Do you want to be part of an initiative that’s changing lives and improving family well-being one driver licence at a time?
Here’s how you can use your skills to make a difference.
The Puketāpapa Community Driving School (PCDS) team supports women from resettled communities by making driver training more affordable and accessible. You can contribute your time and skills by becoming a driving instructor if you have had a clean NZ full Licence for more than 2 years.
Email email@example.com or text/call 022 473 0284 for more information.
Established 16 years ago, Migrant Action Trust (MAT) is a charitable trust working to support migrants and former refugees in their settlement process in Aotearoa New Zealand. Besides running employment programmes to support migrant jobseekers, MAT runs PCDS which aims to reduce the barriers often faced by those in the resettled community when working towards a driver licence.
No longer a normal rite of passage, gaining a driver licence is a privilege for those who have the resources and support to learn, practise and then navigate their way through the licence system. By booking lessons through PCDS, not only can someone access expert advice, they will also support young people, new migrants, ethnic women and resettled communities to gain their driver’s licence. 100% of PCDS profits are used to subsidise learner driver training and licensing for those in need.
After helping 48 young people, migrants and former refugees to get their driver licence in 2018, PCDS assisted 32 more community members – including 8 young people and 8 former refugees to pass their practical driving tests in the last 6 months (January – June 2019). Here are some of their stories.
Zubeda Ali is a mother of four who has gained newfound independence after successfully passing her restricted driving test in April 2019. She can now drop and collect her kids to and from school and easily transport them wherever needed, without needing their father to be available.
Thdah Wah is a Burmese refugee who came to Aotearoa New Zealand four years ago with her husband and three children. She had her learner licence within one year of arriving but only started learning to drive three months ago. Transporting her children to and from school was the main reason she decided to work towards attaining her driver licence. She is also aware that having a licence offers a distinct advantage when pursuing job opportunities. Thdah aims to sit her restricted licence test in August 2019.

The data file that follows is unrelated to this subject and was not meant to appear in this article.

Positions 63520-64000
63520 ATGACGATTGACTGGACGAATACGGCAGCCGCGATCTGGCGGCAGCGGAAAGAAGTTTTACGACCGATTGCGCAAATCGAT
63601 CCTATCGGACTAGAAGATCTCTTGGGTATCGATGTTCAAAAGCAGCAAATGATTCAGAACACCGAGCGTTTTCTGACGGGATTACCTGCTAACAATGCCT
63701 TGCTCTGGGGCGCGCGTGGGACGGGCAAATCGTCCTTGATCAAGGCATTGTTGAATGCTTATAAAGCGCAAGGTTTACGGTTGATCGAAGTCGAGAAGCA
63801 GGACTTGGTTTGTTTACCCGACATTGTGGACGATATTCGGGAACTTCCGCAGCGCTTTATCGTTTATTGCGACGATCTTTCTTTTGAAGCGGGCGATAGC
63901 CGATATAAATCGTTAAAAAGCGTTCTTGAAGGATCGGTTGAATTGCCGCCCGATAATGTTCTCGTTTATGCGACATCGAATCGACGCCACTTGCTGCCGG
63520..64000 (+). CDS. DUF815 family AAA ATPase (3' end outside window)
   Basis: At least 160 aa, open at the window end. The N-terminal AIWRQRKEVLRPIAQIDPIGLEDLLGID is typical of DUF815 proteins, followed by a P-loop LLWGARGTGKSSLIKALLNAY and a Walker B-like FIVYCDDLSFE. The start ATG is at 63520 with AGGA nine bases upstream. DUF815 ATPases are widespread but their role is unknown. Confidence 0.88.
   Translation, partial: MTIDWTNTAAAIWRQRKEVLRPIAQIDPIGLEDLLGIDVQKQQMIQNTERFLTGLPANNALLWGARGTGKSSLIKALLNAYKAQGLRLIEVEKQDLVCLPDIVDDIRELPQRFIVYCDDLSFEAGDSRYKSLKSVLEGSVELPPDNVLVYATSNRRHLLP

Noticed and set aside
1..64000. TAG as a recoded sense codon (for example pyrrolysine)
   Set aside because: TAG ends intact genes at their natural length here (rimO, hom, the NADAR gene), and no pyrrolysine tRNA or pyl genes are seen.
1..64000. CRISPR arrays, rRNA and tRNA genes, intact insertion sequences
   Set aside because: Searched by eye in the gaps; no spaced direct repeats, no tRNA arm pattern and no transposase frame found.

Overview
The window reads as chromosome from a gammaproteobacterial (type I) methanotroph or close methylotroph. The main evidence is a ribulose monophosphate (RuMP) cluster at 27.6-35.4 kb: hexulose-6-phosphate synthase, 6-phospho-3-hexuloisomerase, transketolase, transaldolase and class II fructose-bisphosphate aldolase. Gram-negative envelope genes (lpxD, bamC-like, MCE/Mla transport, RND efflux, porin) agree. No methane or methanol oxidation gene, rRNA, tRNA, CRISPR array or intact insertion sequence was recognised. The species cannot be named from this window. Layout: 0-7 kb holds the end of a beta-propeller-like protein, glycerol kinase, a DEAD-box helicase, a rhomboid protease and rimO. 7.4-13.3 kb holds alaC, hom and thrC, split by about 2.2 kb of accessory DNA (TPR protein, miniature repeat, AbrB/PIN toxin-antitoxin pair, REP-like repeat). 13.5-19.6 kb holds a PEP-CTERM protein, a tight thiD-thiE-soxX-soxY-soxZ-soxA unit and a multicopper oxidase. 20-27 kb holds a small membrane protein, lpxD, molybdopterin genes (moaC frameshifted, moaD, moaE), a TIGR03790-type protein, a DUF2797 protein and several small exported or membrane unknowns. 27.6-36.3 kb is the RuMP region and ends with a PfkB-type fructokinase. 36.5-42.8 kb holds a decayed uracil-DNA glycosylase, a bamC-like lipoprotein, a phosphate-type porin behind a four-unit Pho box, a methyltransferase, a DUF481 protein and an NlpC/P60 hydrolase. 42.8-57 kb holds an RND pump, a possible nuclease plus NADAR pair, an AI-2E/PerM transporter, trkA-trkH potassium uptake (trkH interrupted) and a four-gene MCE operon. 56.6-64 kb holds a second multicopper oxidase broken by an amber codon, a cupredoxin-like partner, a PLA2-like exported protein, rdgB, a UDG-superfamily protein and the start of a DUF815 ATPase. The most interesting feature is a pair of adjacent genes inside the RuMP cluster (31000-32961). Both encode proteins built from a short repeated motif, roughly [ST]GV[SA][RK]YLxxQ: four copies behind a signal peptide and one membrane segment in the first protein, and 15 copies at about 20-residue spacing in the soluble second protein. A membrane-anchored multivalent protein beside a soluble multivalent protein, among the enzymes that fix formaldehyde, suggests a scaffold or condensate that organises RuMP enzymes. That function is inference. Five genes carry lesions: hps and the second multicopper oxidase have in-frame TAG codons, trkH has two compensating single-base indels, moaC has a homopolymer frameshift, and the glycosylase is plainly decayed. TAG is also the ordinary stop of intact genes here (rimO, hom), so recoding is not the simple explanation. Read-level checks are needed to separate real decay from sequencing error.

Slas is a young widow from Ethiopia who has three young children. She hopes to get her driver’s licence so she can transport her children to and from school, attend English classes, go grocery shopping and visit friends. Slas is very keen to find a job once her English has improved. Working towards and attaining a driver’s licence will solve many of the problems she faces in her day-to-day life.
Research shows that having a driver’s licence means a young person is three times more likely to secure a job. For many former refugees, especially mothers with small children, learning to drive is an essential life skill which greatly assists their ability to successfully settle in Aotearoa New Zealand. More than 80% of learner drivers on the PCDS waitlist are women from resettled communities who prefer a female instructor/mentor.
To join PCDS team of mentors to support more women from resettled communities, sign up for our free quarterly training via firstname.lastname@example.org or text/call 022 473 0284.